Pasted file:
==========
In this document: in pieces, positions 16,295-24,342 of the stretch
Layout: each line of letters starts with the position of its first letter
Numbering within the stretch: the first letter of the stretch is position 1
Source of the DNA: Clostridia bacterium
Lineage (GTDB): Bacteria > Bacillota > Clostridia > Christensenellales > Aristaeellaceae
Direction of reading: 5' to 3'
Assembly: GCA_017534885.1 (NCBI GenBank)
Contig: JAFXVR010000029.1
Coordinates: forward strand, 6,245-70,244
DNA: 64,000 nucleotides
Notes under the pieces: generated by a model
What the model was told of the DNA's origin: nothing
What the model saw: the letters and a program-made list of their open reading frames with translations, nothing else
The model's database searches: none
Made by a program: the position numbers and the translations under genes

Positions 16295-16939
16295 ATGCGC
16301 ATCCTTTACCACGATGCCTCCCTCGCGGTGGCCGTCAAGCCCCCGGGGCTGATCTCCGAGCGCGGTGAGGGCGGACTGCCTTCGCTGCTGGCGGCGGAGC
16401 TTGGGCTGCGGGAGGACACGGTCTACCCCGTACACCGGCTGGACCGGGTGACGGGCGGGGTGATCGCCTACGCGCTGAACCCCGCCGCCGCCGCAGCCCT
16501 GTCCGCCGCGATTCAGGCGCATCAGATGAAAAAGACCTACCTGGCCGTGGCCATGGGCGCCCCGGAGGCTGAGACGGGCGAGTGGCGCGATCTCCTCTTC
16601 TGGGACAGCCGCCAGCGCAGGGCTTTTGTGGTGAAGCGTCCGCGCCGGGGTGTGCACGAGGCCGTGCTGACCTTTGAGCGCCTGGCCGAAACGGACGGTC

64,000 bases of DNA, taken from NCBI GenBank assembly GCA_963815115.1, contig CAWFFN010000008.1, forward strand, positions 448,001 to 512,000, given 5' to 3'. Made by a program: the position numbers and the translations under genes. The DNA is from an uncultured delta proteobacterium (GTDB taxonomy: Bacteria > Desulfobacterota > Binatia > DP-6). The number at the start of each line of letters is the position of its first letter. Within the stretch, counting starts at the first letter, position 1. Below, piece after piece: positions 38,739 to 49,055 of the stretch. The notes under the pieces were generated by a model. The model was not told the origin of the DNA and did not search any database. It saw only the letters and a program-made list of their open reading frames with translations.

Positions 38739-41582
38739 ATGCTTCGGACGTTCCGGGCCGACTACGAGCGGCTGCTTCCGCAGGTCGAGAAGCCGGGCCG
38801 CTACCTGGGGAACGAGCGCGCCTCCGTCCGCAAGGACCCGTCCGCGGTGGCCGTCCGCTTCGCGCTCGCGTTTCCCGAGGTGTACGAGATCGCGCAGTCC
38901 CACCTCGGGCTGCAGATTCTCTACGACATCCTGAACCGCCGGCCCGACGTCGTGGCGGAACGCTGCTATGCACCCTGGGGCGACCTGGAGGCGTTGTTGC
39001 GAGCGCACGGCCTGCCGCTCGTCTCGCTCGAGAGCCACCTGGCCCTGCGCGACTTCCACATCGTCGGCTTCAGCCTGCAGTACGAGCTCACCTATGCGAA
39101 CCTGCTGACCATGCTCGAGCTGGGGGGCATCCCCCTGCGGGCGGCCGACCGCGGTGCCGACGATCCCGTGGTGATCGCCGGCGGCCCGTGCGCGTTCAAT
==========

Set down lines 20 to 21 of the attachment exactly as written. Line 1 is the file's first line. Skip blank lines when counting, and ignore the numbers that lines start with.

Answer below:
16501 GTCCGCCGCGATTCAGGCGCATCAGATGAAAAAGACCTACCTGGCCGTGGCCATGGGCGCCCCGGAGGCTGAGACGGGCGAGTGGCGCGATCTCCTCTTC
16601 TGGGACAGCCGCCAGCGCAGGGCTTTTGTGGTGAAGCGTCCGCGCCGGGGTGTGCACGAGGCCGTGCTGACCTTTGAGCGCCTGGCCGAAACGGACGGTC